Tag Archives: saltines


At last the summer monsoons (Yes, that’s what they are called.) have come to Santa Fé. Clouds build over the mountains in the early afternoon and develop into towering thunderheads. By late afternoon the clouds darken and horsetails of rain begin to stream in patches over the valleys and mesas. Sometimes you get a shower. Sometimes you don’t. We have been suffering from a severe drought for the past three years, so the rains have been a welcome relief. Even though the drought has not been broken, the new moisture has helped the grasses to green and ripen, and the flowers have been encouraged to bloom. The white clouds and blue skies are an important part of the New Mexico landscape, They are among the things that have attracted so many artists over the years. Georgia O’Keeffe clearly loved the clouds, and that love is captured in her famous series of paintings, Sky Over Clouds. One of the series, Sky Over Clouds IV, has a prominent place in the Art Institute of Chicago, while others hang in museums all over the world.

Georgia O'Keefe's Sky Above Clouds, IV, Art Institute of Chicago

Georgia O’Keeffe’s Sky Above Clouds, IV, Art Institute of Chicago

The rains have brought water to the dry arroyo in our back yard, and the water, lightning, and thunder have encouraged the spade-foot toads from their long sleep in the mud at the bottom of the pond to serenade us all night long.

My digression on monsoons has led me far away from the food topic of this entry, but I wanted to share the good news of moisture at last. Now on to crackers.

One of the food blogs I like to follow is Dinner of Herbs. The author has been trying out a lot of different recipes for crackers lately, so I decided to look through my collection of cracker recipes. I came across an old favorite that I got from Bernard Clayton’s classic, New Complete Book of Breads, (Simon and Schuster, 1987) I’m not sure if the recipe is in the original edition, published in 1973. Marion Cunningham has also been credited with first publishing the recipe. That has some importance because there are a lot of entries on the Internet describing this or that as the “original” version. In any event, Clayton says that he got the recipe from Lillian Marshall, a noted cook and author from Kentucky, hence the name, “Lil’s Ice Water Crackers”. I have made some changes and suggestions about the recipe that you can read in the “Comments” section after the recipe.

Actually, the recipe is NOT for crackers, but instead how to turn plain saltines into something tastier and fit for company. When you read the recipe you will ask yourself how can this turn out to be anything but a pile of glop?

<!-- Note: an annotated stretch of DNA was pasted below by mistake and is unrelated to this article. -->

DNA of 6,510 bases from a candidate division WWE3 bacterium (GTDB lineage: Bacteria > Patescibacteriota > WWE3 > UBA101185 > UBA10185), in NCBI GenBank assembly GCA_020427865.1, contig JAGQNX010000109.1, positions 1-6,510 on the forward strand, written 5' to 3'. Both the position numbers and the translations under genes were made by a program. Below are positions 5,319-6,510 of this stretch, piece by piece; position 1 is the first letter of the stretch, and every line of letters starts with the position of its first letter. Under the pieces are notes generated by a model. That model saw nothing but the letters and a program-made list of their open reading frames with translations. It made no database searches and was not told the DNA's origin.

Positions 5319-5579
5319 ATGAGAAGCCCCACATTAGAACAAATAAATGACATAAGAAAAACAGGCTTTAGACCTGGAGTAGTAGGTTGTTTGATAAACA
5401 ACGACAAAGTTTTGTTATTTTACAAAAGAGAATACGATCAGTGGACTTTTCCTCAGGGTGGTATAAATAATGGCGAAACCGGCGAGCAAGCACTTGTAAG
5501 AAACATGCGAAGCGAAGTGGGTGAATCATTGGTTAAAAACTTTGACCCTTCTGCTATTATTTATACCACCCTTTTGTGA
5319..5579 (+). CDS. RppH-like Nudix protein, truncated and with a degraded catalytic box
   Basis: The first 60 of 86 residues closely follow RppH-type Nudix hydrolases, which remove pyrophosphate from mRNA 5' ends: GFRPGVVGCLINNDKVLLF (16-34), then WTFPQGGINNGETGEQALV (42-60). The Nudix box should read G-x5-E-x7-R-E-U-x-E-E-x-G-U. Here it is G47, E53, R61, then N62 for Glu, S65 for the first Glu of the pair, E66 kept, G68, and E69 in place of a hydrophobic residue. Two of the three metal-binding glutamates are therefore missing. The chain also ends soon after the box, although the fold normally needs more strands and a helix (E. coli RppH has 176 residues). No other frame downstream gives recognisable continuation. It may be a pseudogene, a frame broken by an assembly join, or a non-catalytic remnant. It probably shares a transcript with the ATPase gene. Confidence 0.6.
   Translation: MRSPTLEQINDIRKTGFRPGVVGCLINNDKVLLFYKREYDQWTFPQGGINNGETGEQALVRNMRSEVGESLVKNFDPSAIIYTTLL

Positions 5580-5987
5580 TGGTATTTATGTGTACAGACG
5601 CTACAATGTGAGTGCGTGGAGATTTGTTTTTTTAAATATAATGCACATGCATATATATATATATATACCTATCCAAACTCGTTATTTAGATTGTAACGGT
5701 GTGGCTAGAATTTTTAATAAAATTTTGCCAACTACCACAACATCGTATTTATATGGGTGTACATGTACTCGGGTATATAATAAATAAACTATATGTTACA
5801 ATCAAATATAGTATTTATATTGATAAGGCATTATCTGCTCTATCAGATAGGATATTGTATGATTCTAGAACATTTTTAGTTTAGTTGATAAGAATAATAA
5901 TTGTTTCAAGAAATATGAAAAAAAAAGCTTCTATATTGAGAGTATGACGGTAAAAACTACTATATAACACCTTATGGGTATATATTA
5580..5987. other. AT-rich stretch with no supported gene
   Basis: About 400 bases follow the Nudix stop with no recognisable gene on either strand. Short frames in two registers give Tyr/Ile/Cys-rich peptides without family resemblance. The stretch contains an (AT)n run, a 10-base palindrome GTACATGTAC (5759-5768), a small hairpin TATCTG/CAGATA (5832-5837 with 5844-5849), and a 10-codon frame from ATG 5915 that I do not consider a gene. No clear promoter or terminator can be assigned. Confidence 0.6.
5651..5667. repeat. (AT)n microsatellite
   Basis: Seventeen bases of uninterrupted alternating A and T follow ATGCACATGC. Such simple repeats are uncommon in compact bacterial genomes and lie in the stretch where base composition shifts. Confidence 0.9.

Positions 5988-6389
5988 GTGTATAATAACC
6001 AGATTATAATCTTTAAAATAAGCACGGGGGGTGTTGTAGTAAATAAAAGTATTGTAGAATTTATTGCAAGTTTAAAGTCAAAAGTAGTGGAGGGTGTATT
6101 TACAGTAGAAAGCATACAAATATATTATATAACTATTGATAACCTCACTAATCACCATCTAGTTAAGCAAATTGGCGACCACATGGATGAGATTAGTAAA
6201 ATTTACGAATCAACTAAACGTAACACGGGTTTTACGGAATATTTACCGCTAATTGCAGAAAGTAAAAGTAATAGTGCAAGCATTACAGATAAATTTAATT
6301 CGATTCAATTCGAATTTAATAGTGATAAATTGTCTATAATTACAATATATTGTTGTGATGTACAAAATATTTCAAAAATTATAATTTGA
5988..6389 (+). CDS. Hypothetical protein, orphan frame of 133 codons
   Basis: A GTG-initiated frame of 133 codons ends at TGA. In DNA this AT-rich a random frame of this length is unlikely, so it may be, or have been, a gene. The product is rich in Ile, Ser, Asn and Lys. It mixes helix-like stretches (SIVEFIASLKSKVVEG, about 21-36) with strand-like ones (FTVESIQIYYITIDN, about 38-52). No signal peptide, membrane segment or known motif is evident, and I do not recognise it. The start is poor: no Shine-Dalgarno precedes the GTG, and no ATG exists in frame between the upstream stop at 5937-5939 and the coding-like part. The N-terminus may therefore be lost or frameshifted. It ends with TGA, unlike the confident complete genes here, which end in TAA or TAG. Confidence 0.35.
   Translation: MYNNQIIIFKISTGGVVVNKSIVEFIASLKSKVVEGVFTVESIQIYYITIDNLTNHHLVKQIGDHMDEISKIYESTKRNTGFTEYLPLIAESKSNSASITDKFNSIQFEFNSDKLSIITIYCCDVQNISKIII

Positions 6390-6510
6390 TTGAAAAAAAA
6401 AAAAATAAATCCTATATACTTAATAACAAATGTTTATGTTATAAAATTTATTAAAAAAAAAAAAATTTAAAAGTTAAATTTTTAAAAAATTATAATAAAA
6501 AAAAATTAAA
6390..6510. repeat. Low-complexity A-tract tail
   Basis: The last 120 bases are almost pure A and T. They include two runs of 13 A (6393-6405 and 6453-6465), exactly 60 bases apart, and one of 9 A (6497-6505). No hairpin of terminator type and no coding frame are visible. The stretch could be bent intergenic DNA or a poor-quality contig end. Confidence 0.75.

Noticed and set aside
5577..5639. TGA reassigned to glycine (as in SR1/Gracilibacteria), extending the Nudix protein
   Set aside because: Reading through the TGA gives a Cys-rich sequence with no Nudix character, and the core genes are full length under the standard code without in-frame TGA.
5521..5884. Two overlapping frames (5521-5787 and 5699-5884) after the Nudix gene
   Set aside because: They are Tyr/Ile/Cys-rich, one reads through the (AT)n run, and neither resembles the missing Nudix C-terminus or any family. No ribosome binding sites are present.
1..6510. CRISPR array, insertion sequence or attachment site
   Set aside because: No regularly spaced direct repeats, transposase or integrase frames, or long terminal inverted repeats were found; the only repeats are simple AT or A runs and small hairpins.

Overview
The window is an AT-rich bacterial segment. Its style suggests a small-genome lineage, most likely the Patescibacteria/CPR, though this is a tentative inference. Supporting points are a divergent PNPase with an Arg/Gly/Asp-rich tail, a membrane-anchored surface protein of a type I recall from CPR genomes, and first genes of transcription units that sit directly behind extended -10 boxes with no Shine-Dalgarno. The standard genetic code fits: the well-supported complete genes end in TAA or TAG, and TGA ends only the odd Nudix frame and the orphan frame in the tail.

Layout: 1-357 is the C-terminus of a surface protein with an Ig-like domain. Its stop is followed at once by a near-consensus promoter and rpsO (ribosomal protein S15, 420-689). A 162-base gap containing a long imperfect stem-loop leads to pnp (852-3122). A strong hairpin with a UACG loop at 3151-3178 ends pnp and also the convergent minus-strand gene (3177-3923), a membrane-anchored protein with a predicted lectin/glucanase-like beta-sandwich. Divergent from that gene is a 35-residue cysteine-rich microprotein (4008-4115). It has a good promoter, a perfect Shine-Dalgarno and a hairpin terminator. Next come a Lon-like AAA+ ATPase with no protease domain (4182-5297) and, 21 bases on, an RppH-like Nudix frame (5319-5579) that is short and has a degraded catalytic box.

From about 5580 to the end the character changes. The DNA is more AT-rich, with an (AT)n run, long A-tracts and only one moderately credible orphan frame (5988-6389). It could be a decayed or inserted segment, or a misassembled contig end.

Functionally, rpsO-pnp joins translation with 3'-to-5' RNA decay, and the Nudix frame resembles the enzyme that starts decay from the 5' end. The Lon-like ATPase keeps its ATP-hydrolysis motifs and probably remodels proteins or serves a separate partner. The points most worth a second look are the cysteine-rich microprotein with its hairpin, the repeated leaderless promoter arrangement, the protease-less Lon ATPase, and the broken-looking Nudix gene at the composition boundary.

Trust me, you will love the results.


Lil’s Ice Water Crackers


  • 24 single saltine crackers (a sleeve of crackers contains about 36)
  • 1 quart ice water
  • 1 stick butter, melted


  1. Arrange the crackers in a single layer in a 11 x 17 inch jelly roll pan with a turned up edge
  2. Pour the ice water over the crackers and let them stand for 3 minutes.
  3. Carefully remove the crackers with a spatula or slotted spoon and place them on a towel covered layers of paper towels. The crackers will be soggy and fragile so take extra care with this step.
  4. While the crackers are draining, wash and dry the jelly roll pan.
  5. Pour half of the melted butter into the pan and spread with a spatula or your fingers so that the bottom of the pan is completely coated.
  6. Arrange the crackers in the pan and drizzle the remaining butter over them.
  7. Bake in the middle of an oven preheated to 475°F for 15 to 20 minutes, checking frequently to make sure that they don’t burn
  8. Serve immediately while still hot.


  • A sleeve of saltines contains about 36 crackers, but some of them will probably be broken. Also, 36 crackers may be too many to work with at one time, especially if you are just trying out this recipe. Some of the crackers might begin to disintegrate before you can transfer them. As well, if they are too close to one another, they tend to stick together.
  • The original recipe called for 2 quarts of ice water, You don’t need that much to moisten the crackers, and the amount is a bit unwieldy.
  • Three minutes is tops for the crackers to soak. Some recipes say 10 minutes, but that is too long. The crackers need to swell up, but they will start to disintegrate with long soaking.
  • Wet crackers may stick to a wet paper towel, so be sure to have enough layers of towelling to absorb all of the excess moisture.
  • Allow plenty of space between the crackers so they don’t stick together.
  • If some of the crackers do stick together, don’t worry. They may take longer to crisp than the single crackers, but the way to deal with that is to remove crackers when they are golden and crisp and return the unfinished crackers to the oven until they are fully baked.



Filed under Food, Photography, Recipes